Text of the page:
If SNP wins in 2016, Nicola Sturgeon will plan to stay on for a decade

Written by Liam Kirkaldy on 15 October 2015 in News

First Minister states her intention to contest the 2021 election as leader of the SNP, which could mean her staying in power until 2025

If the SNP wins the 2016 Scottish Parliament elections then Nicola Sturgeon will plan to stay on as First Minister for a decade.

The First Minister has stated her intention to contest the 2021 election as leader of the SNP – assuming the party wins the 2016 election – which could mean her staying in power until 2025.

Sturgeon made the comments in a wide-ranging interview with Holyrood magazine, covering her party’s reaction to Michelle Thomson’s withdrawal from the SNP whip, Sturgeon’s experience of leading her party, and the election of Jeremy Corbyn.


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The FM was asked whether, like David Cameron, she would set a date for standing down as leader.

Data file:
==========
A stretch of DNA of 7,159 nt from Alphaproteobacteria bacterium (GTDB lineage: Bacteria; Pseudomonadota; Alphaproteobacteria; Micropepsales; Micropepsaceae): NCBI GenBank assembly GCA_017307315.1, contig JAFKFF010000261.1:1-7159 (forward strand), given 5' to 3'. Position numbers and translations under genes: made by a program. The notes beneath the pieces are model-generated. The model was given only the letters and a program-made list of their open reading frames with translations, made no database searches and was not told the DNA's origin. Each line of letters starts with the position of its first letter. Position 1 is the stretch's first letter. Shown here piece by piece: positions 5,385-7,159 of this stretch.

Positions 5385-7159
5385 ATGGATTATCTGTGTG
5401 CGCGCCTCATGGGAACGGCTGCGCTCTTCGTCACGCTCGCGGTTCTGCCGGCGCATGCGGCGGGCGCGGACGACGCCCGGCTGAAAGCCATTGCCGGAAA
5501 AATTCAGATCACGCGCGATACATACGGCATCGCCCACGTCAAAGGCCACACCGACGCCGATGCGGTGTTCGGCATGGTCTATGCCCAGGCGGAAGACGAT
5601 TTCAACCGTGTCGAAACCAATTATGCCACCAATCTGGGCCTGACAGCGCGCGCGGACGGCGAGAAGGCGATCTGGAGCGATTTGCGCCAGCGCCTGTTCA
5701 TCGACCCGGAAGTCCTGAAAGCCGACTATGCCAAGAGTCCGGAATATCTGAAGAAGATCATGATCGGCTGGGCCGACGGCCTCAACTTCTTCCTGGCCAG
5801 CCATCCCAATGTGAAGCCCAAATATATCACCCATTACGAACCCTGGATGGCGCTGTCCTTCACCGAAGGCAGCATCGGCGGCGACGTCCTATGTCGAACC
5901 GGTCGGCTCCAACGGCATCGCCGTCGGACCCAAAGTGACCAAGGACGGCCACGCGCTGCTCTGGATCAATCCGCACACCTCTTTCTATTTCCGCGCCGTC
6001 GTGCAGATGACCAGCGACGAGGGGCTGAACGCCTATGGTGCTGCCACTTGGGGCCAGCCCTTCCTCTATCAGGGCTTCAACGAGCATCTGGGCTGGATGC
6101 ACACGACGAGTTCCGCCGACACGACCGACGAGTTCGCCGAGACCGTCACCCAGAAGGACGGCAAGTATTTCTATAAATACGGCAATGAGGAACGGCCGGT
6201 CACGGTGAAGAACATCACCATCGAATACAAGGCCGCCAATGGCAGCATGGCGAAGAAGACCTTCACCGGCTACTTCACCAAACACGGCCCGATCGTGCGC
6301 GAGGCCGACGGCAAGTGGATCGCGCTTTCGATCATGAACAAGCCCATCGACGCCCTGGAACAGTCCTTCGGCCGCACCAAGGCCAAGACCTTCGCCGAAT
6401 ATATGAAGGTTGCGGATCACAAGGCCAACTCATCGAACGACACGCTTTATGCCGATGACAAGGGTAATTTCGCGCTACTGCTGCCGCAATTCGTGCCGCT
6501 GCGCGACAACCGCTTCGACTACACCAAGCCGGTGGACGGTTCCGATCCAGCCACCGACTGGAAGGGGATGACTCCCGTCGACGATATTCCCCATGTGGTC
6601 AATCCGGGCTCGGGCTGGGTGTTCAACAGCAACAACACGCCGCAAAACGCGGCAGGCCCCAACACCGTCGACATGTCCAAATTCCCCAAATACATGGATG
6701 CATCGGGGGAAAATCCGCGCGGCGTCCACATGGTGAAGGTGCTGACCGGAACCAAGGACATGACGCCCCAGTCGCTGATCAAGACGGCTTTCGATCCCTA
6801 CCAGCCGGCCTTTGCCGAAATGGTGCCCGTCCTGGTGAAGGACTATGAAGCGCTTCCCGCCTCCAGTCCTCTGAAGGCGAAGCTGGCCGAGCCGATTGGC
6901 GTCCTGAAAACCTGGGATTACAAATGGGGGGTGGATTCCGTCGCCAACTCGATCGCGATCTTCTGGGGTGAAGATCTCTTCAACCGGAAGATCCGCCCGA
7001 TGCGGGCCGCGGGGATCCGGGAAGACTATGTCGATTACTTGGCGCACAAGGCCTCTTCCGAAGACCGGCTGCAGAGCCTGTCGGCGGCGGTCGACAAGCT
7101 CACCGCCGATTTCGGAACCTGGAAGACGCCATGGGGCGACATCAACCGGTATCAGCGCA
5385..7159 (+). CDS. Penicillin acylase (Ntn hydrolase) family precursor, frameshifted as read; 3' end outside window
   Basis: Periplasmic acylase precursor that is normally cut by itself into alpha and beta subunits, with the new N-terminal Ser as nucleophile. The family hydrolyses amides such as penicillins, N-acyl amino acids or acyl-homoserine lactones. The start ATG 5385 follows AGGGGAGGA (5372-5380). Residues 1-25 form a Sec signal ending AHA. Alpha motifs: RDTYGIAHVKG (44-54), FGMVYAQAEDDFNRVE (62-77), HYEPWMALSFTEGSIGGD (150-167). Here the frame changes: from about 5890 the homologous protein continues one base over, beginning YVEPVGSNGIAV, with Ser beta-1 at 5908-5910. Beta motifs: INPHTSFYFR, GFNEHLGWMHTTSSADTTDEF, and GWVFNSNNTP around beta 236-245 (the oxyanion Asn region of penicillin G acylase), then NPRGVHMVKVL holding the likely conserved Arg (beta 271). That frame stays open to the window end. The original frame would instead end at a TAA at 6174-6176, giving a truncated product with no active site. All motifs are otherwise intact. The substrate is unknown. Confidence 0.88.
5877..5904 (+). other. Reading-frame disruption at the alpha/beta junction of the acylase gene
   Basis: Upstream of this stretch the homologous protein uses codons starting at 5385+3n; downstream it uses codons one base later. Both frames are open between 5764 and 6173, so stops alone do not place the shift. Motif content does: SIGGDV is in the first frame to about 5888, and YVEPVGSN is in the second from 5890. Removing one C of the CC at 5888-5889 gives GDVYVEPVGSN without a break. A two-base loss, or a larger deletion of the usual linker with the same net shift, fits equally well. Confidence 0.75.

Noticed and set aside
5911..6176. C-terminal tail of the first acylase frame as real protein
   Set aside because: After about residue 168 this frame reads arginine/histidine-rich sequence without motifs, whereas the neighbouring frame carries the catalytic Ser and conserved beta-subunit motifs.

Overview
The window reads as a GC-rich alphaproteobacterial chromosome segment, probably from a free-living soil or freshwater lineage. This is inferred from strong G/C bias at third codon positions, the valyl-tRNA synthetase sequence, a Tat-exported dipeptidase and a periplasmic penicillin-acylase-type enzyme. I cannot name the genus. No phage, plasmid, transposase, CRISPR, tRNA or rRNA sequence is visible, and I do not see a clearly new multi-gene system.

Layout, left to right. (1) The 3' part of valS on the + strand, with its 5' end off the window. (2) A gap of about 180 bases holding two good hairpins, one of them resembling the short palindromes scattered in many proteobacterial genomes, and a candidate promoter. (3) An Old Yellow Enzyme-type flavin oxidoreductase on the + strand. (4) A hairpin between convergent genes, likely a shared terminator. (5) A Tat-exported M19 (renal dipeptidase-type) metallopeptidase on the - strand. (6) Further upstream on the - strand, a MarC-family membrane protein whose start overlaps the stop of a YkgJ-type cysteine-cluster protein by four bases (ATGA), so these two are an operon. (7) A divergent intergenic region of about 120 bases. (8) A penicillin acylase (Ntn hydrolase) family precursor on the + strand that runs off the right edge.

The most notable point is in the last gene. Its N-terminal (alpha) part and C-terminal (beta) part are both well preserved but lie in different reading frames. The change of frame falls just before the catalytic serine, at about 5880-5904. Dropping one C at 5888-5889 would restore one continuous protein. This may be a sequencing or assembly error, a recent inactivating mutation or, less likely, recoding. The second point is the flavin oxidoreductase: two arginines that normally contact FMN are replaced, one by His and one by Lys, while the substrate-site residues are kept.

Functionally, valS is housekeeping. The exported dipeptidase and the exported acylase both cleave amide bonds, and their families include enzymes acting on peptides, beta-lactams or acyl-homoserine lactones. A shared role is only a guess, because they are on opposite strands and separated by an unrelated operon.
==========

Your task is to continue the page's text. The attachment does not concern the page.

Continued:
She said: “I have been First Minister for less than a year, and I am about to face an election which for the first time I will look the Scottish people in the eye and say, ‘vote for me as First Minister’.

“I think it would be rather strange if I was already deciding when I would stand down, but let’s put it this way, if I win the next election, and I take nothing for granted, then it will be my plan to also fight the election after that as leader as well, all being well and unforeseen circumstances aside.”

Sturgeon was also asked what sort of legacy she expected to leave as First Minister.

She said: “I haven’t even be First Minister for a year, so I am not going to talk about my political legacy and whatever the polls say, I don’t take this election for granted, partly because you shouldn’t take any election for granted, but in a PR system, winning a majority is an incredibly difficult thing to do. There will be no complacency, no taking it for granted. I hope we can win, I intend to win and I will be aiming to win a majority.

She continued: “It’s too early for me to talk about legacy, but I have very clearly said that education and closing the attainment gap is a personal as well as a government priority for me and what I have said openly, which some people think is a daft thing to do, is ‘judge me on that’. You can’t judge me on that now because these things take time, but over my period of tenure as First Minister, however long that will be, I want to be judged on that and I am prepared to be judged on that.”

The full interview features in the latest issue of Holyrood.

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